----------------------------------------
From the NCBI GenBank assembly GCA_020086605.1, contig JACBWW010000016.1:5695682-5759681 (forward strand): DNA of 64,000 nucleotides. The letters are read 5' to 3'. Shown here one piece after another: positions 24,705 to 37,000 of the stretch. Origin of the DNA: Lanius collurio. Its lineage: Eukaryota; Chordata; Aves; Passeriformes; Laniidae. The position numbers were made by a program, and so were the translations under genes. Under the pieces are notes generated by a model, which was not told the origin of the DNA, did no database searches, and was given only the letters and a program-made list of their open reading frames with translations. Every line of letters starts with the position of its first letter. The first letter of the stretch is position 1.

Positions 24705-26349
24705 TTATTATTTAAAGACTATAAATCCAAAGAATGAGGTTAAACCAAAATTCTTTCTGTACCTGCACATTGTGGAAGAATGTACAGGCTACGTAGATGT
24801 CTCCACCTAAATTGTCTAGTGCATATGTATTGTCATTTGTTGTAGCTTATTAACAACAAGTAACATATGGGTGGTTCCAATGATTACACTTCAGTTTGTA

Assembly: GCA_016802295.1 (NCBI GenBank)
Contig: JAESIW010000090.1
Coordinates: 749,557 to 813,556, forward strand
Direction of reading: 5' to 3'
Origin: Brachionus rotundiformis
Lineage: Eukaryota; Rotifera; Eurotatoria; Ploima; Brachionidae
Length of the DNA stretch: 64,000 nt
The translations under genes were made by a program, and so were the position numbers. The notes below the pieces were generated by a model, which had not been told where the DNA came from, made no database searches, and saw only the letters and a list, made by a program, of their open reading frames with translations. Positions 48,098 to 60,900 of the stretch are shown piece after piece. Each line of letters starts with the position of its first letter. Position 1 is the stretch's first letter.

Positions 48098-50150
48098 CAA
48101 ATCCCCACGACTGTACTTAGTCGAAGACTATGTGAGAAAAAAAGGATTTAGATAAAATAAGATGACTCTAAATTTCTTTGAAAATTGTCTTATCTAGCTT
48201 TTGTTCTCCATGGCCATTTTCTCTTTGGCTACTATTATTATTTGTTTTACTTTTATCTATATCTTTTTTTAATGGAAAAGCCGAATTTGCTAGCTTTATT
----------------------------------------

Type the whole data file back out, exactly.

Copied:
From the NCBI GenBank assembly GCA_020086605.1, contig JACBWW010000016.1:5695682-5759681 (forward strand): DNA of 64,000 nucleotides. The letters are read 5' to 3'. Shown here one piece after another: positions 24,705 to 37,000 of the stretch. Origin of the DNA: Lanius collurio. Its lineage: Eukaryota; Chordata; Aves; Passeriformes; Laniidae. The position numbers were made by a program, and so were the translations under genes. Under the pieces are notes generated by a model, which was not told the origin of the DNA, did no database searches, and was given only the letters and a program-made list of their open reading frames with translations. Every line of letters starts with the position of its first letter. The first letter of the stretch is position 1.

Positions 24705-26349
24705 TTATTATTTAAAGACTATAAATCCAAAGAATGAGGTTAAACCAAAATTCTTTCTGTACCTGCACATTGTGGAAGAATGTACAGGCTACGTAGATGT
24801 CTCCACCTAAATTGTCTAGTGCATATGTATTGTCATTTGTTGTAGCTTATTAACAACAAGTAACATATGGGTGGTTCCAATGATTACACTTCAGTTTGTA

Assembly: GCA_016802295.1 (NCBI GenBank)
Contig: JAESIW010000090.1
Coordinates: 749,557 to 813,556, forward strand
Direction of reading: 5' to 3'
Origin: Brachionus rotundiformis
Lineage: Eukaryota; Rotifera; Eurotatoria; Ploima; Brachionidae
Length of the DNA stretch: 64,000 nt
The translations under genes were made by a program, and so were the position numbers. The notes below the pieces were generated by a model, which had not been told where the DNA came from, made no database searches, and saw only the letters and a list, made by a program, of their open reading frames with translations. Positions 48,098 to 60,900 of the stretch are shown piece after piece. Each line of letters starts with the position of its first letter. Position 1 is the stretch's first letter.

Positions 48098-50150
48098 CAA
48101 ATCCCCACGACTGTACTTAGTCGAAGACTATGTGAGAAAAAAAGGATTTAGATAAAATAAGATGACTCTAAATTTCTTTGAAAATTGTCTTATCTAGCTT
48201 TTGTTCTCCATGGCCATTTTCTCTTTGGCTACTATTATTATTTGTTTTACTTTTATCTATATCTTTTTTTAATGGAAAAGCCGAATTTGCTAGCTTTATT